The Audio Blog
Tips, tricks and fun for the recording musician
The Audio Blog is a set of thoughts, techniques, knowledge bits and the occasional rant about the wonderful world of audio and music recording. Follow me on the path to great sounding music, never a boring moment!
Pump up the volume (not the gain)
You may have read the post about how DAWs destroy your recordings (if you haven't, there's worse ways of spending five minutes), so you already know that - when using a digital recording system - the right thing to do is to set gains so that levels hover around the middle the dynamic range scale (say an average level of -18 dBFS and peaks around -12 dBFS). And if you've read my post, you'll have set up your DAW GUI so that its visuals match the good quality of your recording
No pain, no gain!
A quick post today on something not particularly difficult or esoteric - but which seems to be a source of confusion to more than a few, especially when recording or mixing. What's the difference about raising gain and raising volume? The short answer is: none. Both the gain knob and the volume knob (or fader) are there to take your signal and make it louder or quieter (technically, increase or reduce the amplitude of the waveform). Concretly this can be realized by using dif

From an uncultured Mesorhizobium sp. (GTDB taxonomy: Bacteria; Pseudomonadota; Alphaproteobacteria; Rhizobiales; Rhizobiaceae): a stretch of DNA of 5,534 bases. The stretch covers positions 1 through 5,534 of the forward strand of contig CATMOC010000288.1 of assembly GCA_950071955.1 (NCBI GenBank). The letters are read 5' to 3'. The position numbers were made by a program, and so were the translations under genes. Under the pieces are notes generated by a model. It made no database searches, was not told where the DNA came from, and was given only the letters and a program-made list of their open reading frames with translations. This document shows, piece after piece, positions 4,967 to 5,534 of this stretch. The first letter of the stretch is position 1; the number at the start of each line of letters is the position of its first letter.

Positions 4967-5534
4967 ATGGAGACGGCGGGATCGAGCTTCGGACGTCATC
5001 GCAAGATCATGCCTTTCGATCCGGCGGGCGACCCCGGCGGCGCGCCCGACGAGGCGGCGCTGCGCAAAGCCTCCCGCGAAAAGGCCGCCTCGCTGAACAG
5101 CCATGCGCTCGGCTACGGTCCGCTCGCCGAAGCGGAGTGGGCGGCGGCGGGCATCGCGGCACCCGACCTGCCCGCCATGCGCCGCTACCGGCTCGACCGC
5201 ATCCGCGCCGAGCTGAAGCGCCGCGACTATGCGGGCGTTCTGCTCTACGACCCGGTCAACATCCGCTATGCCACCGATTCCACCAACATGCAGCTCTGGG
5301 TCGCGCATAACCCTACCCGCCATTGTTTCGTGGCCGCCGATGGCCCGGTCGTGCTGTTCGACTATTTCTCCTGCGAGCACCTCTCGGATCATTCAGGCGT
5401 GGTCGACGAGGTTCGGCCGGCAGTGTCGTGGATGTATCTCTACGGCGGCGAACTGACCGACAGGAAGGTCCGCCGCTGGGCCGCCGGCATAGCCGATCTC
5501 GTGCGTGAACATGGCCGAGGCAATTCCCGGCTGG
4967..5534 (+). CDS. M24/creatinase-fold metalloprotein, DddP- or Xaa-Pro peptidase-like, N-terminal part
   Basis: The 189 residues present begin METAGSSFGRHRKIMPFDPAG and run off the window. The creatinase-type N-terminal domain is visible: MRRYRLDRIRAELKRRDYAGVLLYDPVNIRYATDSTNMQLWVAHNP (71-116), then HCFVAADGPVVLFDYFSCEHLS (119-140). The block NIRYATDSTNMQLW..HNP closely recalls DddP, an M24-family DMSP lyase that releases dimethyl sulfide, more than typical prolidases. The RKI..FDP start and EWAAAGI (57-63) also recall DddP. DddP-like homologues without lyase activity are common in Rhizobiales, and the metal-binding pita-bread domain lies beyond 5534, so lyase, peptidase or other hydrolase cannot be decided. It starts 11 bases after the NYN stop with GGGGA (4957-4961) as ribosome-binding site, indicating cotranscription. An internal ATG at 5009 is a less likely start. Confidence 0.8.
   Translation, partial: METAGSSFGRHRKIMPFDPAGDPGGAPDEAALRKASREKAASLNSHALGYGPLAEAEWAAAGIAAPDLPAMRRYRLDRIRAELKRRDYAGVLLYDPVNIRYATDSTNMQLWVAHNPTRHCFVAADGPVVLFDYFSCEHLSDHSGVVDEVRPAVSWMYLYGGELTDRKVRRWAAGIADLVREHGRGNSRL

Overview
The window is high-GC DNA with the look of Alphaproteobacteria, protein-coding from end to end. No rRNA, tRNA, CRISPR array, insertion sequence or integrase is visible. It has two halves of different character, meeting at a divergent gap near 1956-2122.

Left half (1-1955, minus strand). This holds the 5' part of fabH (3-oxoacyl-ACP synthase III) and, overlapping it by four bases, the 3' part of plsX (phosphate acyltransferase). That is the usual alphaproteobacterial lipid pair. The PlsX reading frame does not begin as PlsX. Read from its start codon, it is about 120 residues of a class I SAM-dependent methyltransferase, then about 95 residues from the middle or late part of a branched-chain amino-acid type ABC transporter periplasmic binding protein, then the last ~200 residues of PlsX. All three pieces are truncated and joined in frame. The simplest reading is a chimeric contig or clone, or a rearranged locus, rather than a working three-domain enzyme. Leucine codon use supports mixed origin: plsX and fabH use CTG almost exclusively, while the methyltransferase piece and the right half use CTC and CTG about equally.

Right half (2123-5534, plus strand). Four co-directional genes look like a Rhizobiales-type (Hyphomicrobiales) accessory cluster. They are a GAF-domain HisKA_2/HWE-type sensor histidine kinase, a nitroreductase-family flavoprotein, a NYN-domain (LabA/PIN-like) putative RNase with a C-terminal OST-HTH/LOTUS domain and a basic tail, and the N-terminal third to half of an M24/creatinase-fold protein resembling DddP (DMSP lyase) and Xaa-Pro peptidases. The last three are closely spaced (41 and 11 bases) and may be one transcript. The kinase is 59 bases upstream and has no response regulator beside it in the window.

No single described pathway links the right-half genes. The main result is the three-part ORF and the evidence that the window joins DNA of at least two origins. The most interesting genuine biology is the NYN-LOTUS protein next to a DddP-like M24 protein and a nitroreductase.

How DAWs destroy recordings
Well, ok: I lied. DAWs do not destroy recordings. I love DAWs, and we can make wonderful recordings and mixes using any. This post is emphatically not about how analog is better than digital (it isn't). There are, however, two super annoying things about most DAWs. These are the default waveform zoom level and the default meters color coding (when the signal gets from green to yellow to red) in their GUI - i.e. the way they present tracks out of the box, when you've just ins
A good sounding room!
In my first post I talked a little on how - after performance and arrangement - the physical space where you record (the "recording room", or "room" for short) is the most important factor in the quality of the result - at least if you are using microphones. Let's repeat it again: if you want to improve your recordings, the first and most important thing to look at is how your room sounds. It may be a little unclear, however, what exactly does it mean. Does a room sound like